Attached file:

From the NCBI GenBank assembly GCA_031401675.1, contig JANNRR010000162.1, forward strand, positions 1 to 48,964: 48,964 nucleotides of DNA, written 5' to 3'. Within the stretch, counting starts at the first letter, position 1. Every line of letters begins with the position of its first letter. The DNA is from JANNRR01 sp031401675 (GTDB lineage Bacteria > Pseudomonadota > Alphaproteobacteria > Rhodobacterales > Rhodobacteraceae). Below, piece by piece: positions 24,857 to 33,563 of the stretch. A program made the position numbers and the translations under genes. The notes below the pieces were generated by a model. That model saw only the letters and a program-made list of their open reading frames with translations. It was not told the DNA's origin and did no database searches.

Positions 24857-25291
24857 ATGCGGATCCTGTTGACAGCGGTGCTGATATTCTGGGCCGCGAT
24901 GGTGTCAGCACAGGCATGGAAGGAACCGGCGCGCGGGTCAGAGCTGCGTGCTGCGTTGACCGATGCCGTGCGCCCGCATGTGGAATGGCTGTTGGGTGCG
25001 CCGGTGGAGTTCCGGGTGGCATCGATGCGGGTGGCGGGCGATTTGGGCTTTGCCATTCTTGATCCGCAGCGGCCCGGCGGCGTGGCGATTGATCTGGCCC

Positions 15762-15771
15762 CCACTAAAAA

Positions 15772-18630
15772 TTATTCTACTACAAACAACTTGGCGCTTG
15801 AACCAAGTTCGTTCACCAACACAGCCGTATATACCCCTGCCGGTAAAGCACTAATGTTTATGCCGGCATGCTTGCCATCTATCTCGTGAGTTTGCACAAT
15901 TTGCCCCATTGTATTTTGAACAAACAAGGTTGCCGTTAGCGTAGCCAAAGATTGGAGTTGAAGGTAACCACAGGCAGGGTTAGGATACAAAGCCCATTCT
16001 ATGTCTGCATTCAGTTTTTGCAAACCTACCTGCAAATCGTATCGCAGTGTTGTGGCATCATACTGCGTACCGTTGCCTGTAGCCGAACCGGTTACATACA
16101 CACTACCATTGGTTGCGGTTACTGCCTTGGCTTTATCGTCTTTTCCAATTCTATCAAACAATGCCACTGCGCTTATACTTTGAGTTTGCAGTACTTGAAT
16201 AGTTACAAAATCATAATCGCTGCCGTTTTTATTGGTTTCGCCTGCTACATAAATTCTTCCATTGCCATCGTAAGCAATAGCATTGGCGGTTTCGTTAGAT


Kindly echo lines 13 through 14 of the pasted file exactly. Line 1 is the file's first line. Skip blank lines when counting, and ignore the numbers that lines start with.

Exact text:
16101 CACTACCATTGGTTGCGGTTACTGCCTTGGCTTTATCGTCTTTTCCAATTCTATCAAACAATGCCACTGCGCTTATACTTTGAGTTTGCAGTACTTGAAT
16201 AGTTACAAAATCATAATCGCTGCCGTTTTTATTGGTTTCGCCTGCTACATAAATTCTTCCATTGCCATCGTAAGCAATAGCATTGGCGGTTTCGTTAGAT